OK, people, holiday season is upon us. Lots of socializing to do. You’ve got to come up with some current events conversations. So all thoughts turn to … the infrastructure bill!
Really, it’s a cheery topic. You say: “Hey, Joe Biden got that infrastructure bill!”
And your friends say:
“Care for another cocktail?”
“Did you see the football game?”
“Yeah, that’s … good!”
Maybe not the sexiest topic in the world, but do you want to chat about the other one? You know, Biden’s still-to-come, very ambitious plan to improve the social safety net, Build Back Better?
We will stop now for one minute to ask why an administration with two big programs it’s been pushing all year, the one with a ton of construction projects and the other on social services, called the social services one Build Back Better.
Meanwhile, the infrastructure one is the Infrastructure Investment and Jobs Act. Less punchy, right? Nicknamed IIJA? Rhymes with Ouija? But don’t let it worry you. I am presuming we’ll all stick with “the infrastructure one.”
Can’t talk about this enough. One trillion dollars! And the bill even got a slice of Republican support. By the standards of present-day Washington, the votes were a chorus of amity. In the Senate it was 69 to 30, and in the House, 228 to 206.
Supporters included eight Republicans in the Problem Solvers Caucus, a bipartisan group that works on — well, you know. Just wanted to mention its name.
Opponents ranged from House progressives who are trying to mobilize behind the social services plan to our old pal Representative Marjorie Taylor Greene, who posted the phone numbers on Twitter of fellow Republicans who voted for what she said was “Joe Biden’s Communist takeover of America.”
And what, you may wonder, was Senator Joe Manchin doing when all this cash was being doled out? He is, of course, one of the Democrats who have been a total drag on the Biden agenda, citing his deep concern about overspending and the deficit.
Manchin was fine with the infrastructure bill! This has nothing whatsoever to do with the fact that his wife is a leader of the Appalachian Regional Commission, which is slated to get a bunch of money.
Mitch McConnell called the bill a “godsend,” which is surprising for the Republican leader but perfectly reasonable for a guy whose constituents, when they are traveling across the Ohio River, have to worry about being hit by concrete falling from the Brent Spence bridge.
Be prepared. Once we move along and the actual spending begins, there are gonna be some not-totally-desperately-necessary, porky projects uncovered. After all, this is an enormous, enormous commitment. If you adjust for inflation, it’s about the amount we spent developing the Interstate Highway System.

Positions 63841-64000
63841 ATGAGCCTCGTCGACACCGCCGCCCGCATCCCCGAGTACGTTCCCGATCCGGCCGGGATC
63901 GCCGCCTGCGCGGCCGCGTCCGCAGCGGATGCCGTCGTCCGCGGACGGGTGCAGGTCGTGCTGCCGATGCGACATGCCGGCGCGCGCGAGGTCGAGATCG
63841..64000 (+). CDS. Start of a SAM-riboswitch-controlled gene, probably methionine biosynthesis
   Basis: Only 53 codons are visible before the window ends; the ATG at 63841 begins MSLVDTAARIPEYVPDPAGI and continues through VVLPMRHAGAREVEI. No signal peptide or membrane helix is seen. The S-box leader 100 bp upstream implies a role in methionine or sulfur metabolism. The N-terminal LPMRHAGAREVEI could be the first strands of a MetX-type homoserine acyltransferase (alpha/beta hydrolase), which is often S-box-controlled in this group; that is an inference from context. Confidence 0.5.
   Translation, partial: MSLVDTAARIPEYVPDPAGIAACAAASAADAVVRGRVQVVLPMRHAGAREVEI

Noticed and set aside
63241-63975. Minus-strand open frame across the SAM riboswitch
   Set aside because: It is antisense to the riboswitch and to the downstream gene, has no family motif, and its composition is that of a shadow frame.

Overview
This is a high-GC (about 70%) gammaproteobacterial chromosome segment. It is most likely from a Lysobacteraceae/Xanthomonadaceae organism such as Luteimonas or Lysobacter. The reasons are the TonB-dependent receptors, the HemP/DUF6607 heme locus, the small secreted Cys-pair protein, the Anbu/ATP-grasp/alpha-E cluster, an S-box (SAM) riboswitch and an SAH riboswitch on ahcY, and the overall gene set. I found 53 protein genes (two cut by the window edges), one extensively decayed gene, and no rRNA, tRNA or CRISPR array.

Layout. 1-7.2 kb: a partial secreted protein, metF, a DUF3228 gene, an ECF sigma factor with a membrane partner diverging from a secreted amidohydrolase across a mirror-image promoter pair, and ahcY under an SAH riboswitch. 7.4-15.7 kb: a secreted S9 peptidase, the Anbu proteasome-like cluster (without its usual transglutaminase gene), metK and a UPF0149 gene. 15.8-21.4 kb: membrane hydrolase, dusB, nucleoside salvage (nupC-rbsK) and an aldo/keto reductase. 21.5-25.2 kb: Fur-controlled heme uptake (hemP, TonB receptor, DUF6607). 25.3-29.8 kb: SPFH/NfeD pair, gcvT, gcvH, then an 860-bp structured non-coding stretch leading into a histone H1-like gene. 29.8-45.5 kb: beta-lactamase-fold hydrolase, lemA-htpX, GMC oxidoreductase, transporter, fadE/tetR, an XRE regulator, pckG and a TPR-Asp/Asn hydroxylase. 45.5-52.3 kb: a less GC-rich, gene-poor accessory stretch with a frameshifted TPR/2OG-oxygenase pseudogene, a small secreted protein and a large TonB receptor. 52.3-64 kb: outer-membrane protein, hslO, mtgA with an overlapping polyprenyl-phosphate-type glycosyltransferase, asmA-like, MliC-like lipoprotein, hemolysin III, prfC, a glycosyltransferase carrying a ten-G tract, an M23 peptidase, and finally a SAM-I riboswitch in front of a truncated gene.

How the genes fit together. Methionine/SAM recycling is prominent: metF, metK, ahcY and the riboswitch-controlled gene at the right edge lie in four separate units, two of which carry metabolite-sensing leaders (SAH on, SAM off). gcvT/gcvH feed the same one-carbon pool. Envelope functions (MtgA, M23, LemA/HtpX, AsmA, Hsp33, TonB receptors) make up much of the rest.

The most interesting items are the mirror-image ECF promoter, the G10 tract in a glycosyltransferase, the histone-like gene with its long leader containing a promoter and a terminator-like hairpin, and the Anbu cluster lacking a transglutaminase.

But there’s the prospect for a ton of good things — from expanding broadband accessibility in rural areas to reducing lead contamination in water pipes. And it’s driving Donald Trump nuts.
“Why is it that Old Crow Mitch McConnell voted for a terrible Democrat Socialist Infrastructure Plan, and induced others in his Party to do likewise, when he was incapable of getting a great Infrastructure Plan wanting to be put forward by me and the Republican Party?” our ex-president wanted to know.
Back in the day, Trump did indeed call for a big infrastructure plan, which you will be astonished to hear totally failed.
Let’s go back to 2019. Infrastructure was on the move! Chuck Schumer and Nancy Pelosi were at the White House, primed to meet with Trump on their mutual plan. The president came in, refused to shake anyone’s hand and announced he would not talk about infrastructure while under investigation by Democrats.
We will not follow the story any further except to say that Trump then held a press conference in which he howled that Pelosi had used the word “cover-up,” and he then went into a tirade about Donald Jr. being picked on. And that was that.
What, you may ask, ever happened to Donald Jr.? He’s busy with fund-raising mailings, including a chance for you to be “the first Patriot to sign the OFFICIAL TRUMP THANKSGIVING CARD.”
And despite his infrastructure rant, Trump himself seems focused on — yes! — collecting money. His most interesting communication of the week was an email offering fans an official Trump Christmas stocking for $50. If you want to think about a holiday downer, truly, think about looking over the fireplace and seeing a huge sock with Donald Trump’s face on it.
But about that infrastructure bill. One very nice thing about the package is that it gives a semi-decent amount of money to public transit — close to $39 billion.
You can judge the value of public transit by its enemies — these days, one leading opponent is the dreaded Koch organization. As Hiroko Tabuchi reported in The Times, the Koch-driven Americans for Prosperity has pushed anti-transit campaigns around the country since 2015. One, in New Jersey, suggested a proposed gas tax increase would force a typical father to give away the baby’s milk bottle and the family dog. “Save Sparky,” the ad begged.
This, certainly, has nothing to do with the fact that Koch Industries produces gasoline and asphalt.